Chain Drug Review – Commentary: “Health Care Outlook for 2015”

This commentary was originally published in the January 5, 2015 issue of Chain Drug Review.

By: Dan Leonard, President, National Pharmaceutical Council

During 2014, health care discussions continued to focus on the changes initiated by the Affordable Care Act (ACA) and ongoing pressures to reduce health care costs. The November mid-term elections amplified the debate by focusing on the political aspects of health reform and how voters perceive the law. In health policy circles, conversations frequently centered on how health care providers, payers and purchasers are responding to the changes mandated by the ACA and necessitated by the continued growth in health spending.

All too often these deliberations stop one step short of assessing what truly matters: How will the law and these stakeholders’ responses impact the quality of health care in America? Moreover, how will it affect our health? If you consider this question at the micro-level instead of at the macro-level, it becomes how will it affect you, me, our families and our neighbors?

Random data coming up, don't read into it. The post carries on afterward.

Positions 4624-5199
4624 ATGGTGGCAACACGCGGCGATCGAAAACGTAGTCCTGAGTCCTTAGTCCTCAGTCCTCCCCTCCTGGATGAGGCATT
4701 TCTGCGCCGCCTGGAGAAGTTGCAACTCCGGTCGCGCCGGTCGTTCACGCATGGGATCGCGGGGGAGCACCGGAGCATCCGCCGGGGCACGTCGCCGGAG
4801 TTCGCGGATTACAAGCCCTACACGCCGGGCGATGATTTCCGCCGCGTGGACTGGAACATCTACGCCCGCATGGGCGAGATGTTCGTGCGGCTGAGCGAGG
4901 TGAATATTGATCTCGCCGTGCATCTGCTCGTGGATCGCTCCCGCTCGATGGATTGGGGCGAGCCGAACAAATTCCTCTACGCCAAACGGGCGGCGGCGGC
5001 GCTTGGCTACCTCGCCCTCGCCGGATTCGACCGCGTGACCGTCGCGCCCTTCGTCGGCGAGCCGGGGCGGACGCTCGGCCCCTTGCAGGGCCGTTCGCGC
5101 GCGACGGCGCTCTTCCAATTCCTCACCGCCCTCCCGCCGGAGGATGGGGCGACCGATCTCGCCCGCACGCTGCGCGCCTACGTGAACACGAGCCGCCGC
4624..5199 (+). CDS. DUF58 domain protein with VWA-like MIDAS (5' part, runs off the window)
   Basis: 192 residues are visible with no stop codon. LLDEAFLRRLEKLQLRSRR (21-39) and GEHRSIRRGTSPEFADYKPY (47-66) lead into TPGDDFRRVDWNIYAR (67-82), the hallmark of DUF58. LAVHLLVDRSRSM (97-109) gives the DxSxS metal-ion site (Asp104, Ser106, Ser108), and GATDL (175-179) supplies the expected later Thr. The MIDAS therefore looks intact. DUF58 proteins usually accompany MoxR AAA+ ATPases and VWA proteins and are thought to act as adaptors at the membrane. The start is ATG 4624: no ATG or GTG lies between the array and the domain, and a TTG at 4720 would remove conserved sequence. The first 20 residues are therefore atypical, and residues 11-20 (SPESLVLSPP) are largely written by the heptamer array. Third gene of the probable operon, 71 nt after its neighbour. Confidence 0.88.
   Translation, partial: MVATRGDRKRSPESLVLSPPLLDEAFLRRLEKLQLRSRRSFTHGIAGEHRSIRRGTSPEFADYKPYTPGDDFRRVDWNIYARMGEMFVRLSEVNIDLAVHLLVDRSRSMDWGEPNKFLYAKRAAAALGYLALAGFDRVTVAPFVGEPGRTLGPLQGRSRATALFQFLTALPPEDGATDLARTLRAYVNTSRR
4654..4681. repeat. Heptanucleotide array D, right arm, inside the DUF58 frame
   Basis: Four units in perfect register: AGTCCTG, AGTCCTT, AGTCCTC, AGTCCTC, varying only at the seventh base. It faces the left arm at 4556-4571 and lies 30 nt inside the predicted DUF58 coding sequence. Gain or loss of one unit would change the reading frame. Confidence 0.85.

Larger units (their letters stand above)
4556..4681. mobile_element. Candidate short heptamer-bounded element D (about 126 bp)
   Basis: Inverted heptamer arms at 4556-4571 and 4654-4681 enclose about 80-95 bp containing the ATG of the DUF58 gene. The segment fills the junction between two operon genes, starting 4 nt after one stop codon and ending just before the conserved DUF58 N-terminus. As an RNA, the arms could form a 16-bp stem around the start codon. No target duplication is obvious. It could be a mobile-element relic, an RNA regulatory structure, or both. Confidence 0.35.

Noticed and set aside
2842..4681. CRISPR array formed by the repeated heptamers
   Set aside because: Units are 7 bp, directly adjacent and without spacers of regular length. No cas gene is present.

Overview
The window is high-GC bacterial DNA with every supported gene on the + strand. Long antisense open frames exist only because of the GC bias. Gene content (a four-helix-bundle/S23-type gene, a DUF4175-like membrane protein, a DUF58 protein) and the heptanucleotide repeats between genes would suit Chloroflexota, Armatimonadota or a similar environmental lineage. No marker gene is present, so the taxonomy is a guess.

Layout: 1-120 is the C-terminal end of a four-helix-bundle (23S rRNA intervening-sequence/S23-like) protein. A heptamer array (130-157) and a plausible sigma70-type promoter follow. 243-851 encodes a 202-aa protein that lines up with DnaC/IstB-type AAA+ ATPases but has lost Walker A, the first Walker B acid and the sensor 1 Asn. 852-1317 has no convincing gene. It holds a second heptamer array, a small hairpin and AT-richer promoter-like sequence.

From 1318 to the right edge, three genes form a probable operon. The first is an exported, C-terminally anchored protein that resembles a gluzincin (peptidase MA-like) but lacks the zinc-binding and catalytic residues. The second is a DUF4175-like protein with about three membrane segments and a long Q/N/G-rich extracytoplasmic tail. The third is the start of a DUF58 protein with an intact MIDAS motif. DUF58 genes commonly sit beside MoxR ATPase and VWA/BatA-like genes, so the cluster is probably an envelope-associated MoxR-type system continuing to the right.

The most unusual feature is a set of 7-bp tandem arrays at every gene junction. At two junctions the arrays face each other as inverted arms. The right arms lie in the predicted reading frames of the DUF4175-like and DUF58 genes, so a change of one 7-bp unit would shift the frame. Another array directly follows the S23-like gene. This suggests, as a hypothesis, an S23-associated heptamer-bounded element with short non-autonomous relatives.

Admittedly, these are difficult questions to answer, but the National Pharmaceutical Council (NPC) is spending a lot of time trying to do just that. While a clear picture surely won’t emerge for years, shifting from a “volume”-based system where payments are based on the quantity of care to a “value”-based system where rewards are based on improving health outcomes, has opened a window of opportunity to better quality of care. Many stakeholders are eager to see, and help lead, this transformation. NPC is hopeful that with all of the tools we have at our disposal—enhanced technology, new data analysis techniques, and cutting-edge treatments—coupled with innovative policy changes, such as new models for delivering and paying for health care, we will be successful in our pursuit of better value.